Yesterday we wrote about the rise in state unemployment benefit claims, as well as about the still-staggering national numbers. Today, the Tax Foundation provides further analysis of the national data. Consider this map.
There’s Washington at No. 50, with 30.8 percent of the civilian workforce claiming unemployment benefits. No. 49, Nevada, reports 24.5 percent. Washington stands a part, not just a bit above the rest but with a significantly higher share of the workforce filing claims, even when compared with the other western states that pursued a similar lockdown strategy. Michigan and New York, also following a stiffer lockdown model, come in at No. 44 and No. 45 respectively.
Tax Foundation analysts Jared Walczak and Tom VanAntwerp write,
Approximately 15.2 percent of the U.S. civilian labor force has now applied for or is receiving unemployment compensation benefits (through May 16, the latest data). Counting pandemic claims, over 20.2 percent of the U.S. workforce has applied for or is receiving benefits, and this number is almost certainly too low, as federal data on pandemic claims still omits many states entirely. The previous high was 7.9 percent early in 1975 during a recession, with a Great Recession peak of 4.8 percent between February and April 2009. Entering March 2020, unemployment claims as a percentage of the civilian labor force stood at 1.4 percent.
The map … only includes regular unemployment claims since reporting of pandemic claims is still too inconsistent to allow comparisons.
During the week of May 10-16, there were 138,733 initial regular unemployment claims (an increase of 29,308 from the previous week) and 1,670,580 total claims for all unemployment benefit categories (an increase of 369,016 from the previous week) filed by Washingtonians, according to the Employment Security Department (ESD). ESD believes some portion of the high numbers from the past week are due to an increase in fraudulent claims and is looking into how best to correct for that in future reporting cycles. (Emphasis added.)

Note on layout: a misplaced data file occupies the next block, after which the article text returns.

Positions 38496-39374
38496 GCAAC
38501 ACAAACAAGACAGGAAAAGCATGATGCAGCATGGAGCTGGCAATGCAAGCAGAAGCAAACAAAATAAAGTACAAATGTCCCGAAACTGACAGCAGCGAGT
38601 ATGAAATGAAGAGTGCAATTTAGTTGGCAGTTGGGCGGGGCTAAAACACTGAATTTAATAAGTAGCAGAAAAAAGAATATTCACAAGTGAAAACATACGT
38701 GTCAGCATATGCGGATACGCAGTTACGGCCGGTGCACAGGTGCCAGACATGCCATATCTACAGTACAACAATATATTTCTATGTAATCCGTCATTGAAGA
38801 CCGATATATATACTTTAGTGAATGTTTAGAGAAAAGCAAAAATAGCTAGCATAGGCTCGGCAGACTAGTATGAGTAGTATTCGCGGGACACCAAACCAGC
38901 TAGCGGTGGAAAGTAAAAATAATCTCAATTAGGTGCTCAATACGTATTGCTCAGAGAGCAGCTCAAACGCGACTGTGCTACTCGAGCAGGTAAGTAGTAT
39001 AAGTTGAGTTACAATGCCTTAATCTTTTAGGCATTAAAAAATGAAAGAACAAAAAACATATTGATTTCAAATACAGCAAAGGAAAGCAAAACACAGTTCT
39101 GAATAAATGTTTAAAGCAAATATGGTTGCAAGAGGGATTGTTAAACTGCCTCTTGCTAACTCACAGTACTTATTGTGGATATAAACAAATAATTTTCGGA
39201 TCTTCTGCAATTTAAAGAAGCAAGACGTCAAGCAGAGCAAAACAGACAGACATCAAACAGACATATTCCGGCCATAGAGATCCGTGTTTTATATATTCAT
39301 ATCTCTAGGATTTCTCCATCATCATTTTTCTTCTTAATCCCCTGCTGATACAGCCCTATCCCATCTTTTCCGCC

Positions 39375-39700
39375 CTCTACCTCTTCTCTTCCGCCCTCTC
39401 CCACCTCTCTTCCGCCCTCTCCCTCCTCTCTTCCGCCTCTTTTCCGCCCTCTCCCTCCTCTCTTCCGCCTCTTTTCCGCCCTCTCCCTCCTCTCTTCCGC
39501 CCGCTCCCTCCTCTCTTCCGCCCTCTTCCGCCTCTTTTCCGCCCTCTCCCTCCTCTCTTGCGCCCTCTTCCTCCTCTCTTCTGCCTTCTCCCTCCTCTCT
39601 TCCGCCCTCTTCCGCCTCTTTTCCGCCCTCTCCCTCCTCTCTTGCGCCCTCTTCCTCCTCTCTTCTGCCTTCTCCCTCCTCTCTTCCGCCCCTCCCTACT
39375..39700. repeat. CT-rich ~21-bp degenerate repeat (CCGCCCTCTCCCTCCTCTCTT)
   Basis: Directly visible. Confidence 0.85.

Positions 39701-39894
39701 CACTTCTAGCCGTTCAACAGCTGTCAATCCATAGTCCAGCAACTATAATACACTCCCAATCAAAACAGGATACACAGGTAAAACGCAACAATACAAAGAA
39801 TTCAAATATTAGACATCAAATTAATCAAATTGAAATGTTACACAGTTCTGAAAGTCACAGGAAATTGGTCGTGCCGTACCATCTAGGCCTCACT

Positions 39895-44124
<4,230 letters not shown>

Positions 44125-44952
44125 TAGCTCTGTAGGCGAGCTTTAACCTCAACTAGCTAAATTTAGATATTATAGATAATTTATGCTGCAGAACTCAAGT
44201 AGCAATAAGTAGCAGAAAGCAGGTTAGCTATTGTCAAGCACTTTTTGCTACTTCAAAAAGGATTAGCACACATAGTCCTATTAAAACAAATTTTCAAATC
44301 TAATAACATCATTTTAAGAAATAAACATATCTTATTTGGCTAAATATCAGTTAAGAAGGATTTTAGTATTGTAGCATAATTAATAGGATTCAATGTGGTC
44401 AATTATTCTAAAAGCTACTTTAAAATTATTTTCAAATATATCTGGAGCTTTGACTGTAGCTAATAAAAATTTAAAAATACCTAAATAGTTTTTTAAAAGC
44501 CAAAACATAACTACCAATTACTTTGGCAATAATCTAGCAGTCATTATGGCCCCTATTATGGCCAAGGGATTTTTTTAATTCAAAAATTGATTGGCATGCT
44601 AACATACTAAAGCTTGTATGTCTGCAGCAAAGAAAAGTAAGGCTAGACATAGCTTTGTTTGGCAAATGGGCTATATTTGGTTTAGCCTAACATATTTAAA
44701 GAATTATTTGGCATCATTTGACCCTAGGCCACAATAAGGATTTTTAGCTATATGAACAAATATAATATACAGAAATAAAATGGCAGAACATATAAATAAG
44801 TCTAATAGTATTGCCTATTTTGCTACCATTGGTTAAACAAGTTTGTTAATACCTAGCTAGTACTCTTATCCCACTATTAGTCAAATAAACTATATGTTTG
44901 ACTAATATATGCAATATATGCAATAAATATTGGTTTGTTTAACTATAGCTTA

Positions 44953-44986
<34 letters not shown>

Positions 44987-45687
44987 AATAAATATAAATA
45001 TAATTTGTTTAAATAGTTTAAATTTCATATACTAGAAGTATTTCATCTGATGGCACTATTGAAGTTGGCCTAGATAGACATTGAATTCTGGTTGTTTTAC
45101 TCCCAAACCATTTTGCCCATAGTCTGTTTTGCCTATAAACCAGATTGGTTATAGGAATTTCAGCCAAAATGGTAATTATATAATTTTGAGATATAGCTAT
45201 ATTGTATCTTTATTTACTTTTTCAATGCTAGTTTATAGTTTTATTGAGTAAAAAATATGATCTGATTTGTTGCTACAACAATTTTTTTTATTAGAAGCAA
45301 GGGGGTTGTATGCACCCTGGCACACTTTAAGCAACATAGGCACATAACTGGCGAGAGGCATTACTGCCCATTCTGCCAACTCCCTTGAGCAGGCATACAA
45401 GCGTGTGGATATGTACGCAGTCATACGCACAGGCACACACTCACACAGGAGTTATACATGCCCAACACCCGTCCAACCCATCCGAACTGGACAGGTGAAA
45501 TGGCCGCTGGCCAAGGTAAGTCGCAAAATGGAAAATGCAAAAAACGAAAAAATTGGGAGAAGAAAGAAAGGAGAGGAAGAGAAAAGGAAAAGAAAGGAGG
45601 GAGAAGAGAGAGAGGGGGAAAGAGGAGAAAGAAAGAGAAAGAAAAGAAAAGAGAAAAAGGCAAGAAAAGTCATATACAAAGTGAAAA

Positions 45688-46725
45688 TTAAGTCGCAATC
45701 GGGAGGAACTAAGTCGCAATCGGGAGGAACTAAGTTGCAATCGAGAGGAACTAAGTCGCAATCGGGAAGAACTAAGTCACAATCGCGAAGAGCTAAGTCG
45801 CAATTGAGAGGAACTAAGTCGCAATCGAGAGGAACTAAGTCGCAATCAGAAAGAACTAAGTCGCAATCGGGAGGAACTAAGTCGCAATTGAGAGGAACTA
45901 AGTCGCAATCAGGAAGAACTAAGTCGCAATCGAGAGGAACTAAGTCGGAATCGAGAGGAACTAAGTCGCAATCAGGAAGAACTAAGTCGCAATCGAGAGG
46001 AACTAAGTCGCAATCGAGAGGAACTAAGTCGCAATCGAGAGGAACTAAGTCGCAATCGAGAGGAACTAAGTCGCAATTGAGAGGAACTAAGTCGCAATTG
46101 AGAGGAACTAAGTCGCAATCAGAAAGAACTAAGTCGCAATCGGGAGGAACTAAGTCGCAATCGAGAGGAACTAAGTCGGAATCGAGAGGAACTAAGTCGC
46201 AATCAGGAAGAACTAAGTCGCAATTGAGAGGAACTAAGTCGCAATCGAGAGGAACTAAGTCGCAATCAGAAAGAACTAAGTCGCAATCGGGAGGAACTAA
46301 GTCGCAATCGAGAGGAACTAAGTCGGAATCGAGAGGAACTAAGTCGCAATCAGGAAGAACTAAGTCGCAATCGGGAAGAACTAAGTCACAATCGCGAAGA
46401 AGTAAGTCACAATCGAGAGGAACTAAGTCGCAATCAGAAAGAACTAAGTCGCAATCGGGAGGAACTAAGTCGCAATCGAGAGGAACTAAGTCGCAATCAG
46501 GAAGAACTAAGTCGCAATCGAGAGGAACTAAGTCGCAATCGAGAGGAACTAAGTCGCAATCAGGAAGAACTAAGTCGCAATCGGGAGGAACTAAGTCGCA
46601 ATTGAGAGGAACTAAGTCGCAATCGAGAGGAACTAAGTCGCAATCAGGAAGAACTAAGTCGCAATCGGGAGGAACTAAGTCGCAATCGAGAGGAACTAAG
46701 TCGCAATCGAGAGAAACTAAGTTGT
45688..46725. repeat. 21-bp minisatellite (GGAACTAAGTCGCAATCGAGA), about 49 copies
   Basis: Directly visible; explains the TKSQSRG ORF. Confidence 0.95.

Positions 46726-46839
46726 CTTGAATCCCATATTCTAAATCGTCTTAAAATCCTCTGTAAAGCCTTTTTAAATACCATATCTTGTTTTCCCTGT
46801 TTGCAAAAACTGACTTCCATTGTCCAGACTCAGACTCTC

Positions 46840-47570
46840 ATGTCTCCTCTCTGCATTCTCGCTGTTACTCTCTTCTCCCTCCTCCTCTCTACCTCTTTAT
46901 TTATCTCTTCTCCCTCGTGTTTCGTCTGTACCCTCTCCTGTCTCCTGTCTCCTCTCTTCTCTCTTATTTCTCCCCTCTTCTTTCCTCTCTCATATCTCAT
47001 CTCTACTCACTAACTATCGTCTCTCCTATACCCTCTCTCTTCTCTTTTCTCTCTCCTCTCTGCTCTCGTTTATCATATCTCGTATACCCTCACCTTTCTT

Washington state officials have acknowledged losing “hundreds of millions of dollars” to an international fraud scheme that stung the state’s unemployment insurance system and could mean even longer delays for thousands of jobless workers still waiting for legitimate benefits.
Suzi LeVine, commissioner of the state Employment Security Department (ESD), disclosed the staggering losses during a news conference Thursday afternoon. LeVine declined to specify how much money was stolen during the scam, which is believed to be orchestrated out of Nigeria. But she conceded that the amount was “orders of magnitude above” the $1.6 million that ESD reported losing to fraudsters in April…
Thursday’s disclosure helped explain the unusual surge in the number of new jobless claims filed last week in Washington. For the week ending May 16, the ESD received 138,733 initial claims for unemployment insurance, a 26.8% increase over the prior week and one of the biggest weekly surges since the coronavirus crisis began.
That sharp increase came as the number of initial jobless claims nationwide fell 9.2%, to 2.4 million, according to data released earlier in the day by the Labor Department.
The ST also cites the Tax Foundation analysis. The Seattle Times editorial board calls for “better state tech.“